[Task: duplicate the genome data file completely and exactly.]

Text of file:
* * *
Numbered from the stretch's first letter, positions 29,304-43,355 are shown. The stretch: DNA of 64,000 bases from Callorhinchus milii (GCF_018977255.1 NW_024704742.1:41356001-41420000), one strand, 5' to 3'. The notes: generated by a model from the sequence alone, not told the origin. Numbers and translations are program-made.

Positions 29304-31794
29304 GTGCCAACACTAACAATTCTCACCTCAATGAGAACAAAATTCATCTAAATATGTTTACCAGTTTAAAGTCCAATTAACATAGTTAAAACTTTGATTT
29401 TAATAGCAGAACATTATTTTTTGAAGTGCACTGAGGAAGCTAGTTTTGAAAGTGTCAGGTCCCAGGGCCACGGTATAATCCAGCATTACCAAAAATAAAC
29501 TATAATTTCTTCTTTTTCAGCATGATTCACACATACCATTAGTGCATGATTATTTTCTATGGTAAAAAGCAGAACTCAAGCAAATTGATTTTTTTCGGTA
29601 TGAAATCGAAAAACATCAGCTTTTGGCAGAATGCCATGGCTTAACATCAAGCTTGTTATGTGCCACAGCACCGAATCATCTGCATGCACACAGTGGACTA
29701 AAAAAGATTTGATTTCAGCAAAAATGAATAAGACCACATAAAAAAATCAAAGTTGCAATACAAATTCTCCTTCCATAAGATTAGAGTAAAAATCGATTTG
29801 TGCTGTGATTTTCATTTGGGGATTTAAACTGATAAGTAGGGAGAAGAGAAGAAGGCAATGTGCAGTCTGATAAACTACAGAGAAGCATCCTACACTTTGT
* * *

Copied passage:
Numbered from the stretch's first letter, positions 29,304-43,355 are shown. The stretch: DNA of 64,000 bases from Callorhinchus milii (GCF_018977255.1 NW_024704742.1:41356001-41420000), one strand, 5' to 3'. The notes: generated by a model from the sequence alone, not told the origin. Numbers and translations are program-made.

Positions 29304-31794
29304 GTGCCAACACTAACAATTCTCACCTCAATGAGAACAAAATTCATCTAAATATGTTTACCAGTTTAAAGTCCAATTAACATAGTTAAAACTTTGATTT
29401 TAATAGCAGAACATTATTTTTTGAAGTGCACTGAGGAAGCTAGTTTTGAAAGTGTCAGGTCCCAGGGCCACGGTATAATCCAGCATTACCAAAAATAAAC
29501 TATAATTTCTTCTTTTTCAGCATGATTCACACATACCATTAGTGCATGATTATTTTCTATGGTAAAAAGCAGAACTCAAGCAAATTGATTTTTTTCGGTA
29601 TGAAATCGAAAAACATCAGCTTTTGGCAGAATGCCATGGCTTAACATCAAGCTTGTTATGTGCCACAGCACCGAATCATCTGCATGCACACAGTGGACTA
29701 AAAAAGATTTGATTTCAGCAAAAATGAATAAGACCACATAAAAAAATCAAAGTTGCAATACAAATTCTCCTTCCATAAGATTAGAGTAAAAATCGATTTG
29801 TGCTGTGATTTTCATTTGGGGATTTAAACTGATAAGTAGGGAGAAGAGAAGAAGGCAATGTGCAGTCTGATAAACTACAGAGAAGCATCCTACACTTTGT